Revolutionised in recent years by the invention of eBooks, the publishing industry is completely different to what it was 10-15 years ago and is booming, despite the negative effect of the pandemic, the industry has a turnover of £6 billion. For writers, digital publishing and an increase in self-publishing services mean that there are more options than ever before for getting your work out there, and the increasing popularity of self-publishing (and writing communities on social media) means that getting published is much more accessible now.
So what exactly is the difference?
Traditional publishing refers to the long-standing method of getting a book deal. Simplified, an author goes through the process of acquiring an agent, submitting to many agents before they find the right one for them and get accepted by an agent, the agent will then, among other things, use their industry connections to submit the book to publishing houses and the publishers will then accept or deny. If the manuscript is accepted, a contract will be signed, the book will go through further edits and eventually be published.
Self-publishing often means undertaking all responsibilities of publishing the work yourself e.g. editing, designing, and formatting. This doesn’t mean that the author has to do all of these things themselves, they can hire freelance professionals. To publish and sell their books authors can use print-on-demand services and self-publishing platforms like Amazon KBD or Lulu.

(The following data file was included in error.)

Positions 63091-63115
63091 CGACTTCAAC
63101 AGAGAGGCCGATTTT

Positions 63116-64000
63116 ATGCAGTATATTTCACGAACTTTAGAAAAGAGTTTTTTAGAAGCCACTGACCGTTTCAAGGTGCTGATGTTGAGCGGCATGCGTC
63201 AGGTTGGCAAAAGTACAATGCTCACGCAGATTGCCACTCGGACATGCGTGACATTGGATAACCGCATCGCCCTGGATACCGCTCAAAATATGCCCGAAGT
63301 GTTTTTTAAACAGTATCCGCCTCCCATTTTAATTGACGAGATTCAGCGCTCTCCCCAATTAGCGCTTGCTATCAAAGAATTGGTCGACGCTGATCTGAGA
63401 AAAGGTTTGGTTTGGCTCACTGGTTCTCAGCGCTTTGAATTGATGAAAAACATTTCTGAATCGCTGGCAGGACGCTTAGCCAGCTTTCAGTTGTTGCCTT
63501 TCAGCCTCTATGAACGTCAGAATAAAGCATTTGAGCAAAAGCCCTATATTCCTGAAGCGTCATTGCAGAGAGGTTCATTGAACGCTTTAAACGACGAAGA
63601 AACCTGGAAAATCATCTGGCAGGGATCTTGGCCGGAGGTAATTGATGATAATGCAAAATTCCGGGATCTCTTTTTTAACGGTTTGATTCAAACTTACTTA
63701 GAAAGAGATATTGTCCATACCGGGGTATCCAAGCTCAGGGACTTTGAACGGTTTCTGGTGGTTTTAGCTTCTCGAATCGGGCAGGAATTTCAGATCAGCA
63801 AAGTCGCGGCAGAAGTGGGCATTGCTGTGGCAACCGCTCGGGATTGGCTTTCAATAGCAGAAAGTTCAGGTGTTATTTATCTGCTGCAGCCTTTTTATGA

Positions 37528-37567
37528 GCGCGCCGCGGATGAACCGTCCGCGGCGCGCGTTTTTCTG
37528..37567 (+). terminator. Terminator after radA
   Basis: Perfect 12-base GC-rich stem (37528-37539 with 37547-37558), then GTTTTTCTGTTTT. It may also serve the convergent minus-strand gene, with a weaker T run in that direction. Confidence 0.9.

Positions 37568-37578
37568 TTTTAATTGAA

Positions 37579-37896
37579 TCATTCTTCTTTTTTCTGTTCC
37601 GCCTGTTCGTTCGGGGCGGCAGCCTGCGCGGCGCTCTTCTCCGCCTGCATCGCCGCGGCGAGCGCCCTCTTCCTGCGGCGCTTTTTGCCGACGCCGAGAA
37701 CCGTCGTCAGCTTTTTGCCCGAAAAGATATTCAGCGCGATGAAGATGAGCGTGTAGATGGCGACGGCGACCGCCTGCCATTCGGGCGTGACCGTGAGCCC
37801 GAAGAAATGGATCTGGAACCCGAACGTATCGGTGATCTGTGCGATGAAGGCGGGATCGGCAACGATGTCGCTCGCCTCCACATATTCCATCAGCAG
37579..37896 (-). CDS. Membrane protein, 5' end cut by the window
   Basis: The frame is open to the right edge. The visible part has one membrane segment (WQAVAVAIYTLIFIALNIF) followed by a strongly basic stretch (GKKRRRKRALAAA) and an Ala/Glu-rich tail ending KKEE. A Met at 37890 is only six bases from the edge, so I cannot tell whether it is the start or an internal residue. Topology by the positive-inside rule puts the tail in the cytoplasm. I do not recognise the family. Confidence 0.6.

Traditional vs Indie: Pros and Cons
So which is right for you?
It can be difficult to choose, however, which model to go for. Each has its own set of pros and cons, and the choice often depends on the individual author’s needs and circumstances; here are some comparisons to help you choose.
One of the biggest draws to traditional publishing houses over self-publishing is the validation they afford the author and literary prestige they can generate. For a long time, there was a stigma against self-publishing, which is lessening more and more but can still persist. Many literary prizes, for example, aren’t open to indie authors.
Distribution to bookstores is also a big draw to traditional publishing houses. Selling to bookstores is what they excel at and will have sales teams whose job it is to sell books to bookstores. Typically, this is done through pitches and meetings or at industry conventions but publishing houses will also have seasonal catalogues sent out to bookstores, which include information on what titles they will be publishing that season and an idea on how they will sell. Bookstores will then order titles they want to sell in bulk.
While bookstores like Waterstones and Barnes & Noble might stock self-published books, this is more likely if you are a local author and also dependent on what your sales are like. Your books must also have an ISBN, print copies and Book Placement Consideration forms must be filled out, even then, they may not carry your book in store – customers will have to have it ordered in. However, thanks to online shopping, having your book carried in a high street shop is no longer the only way to guarantee sales.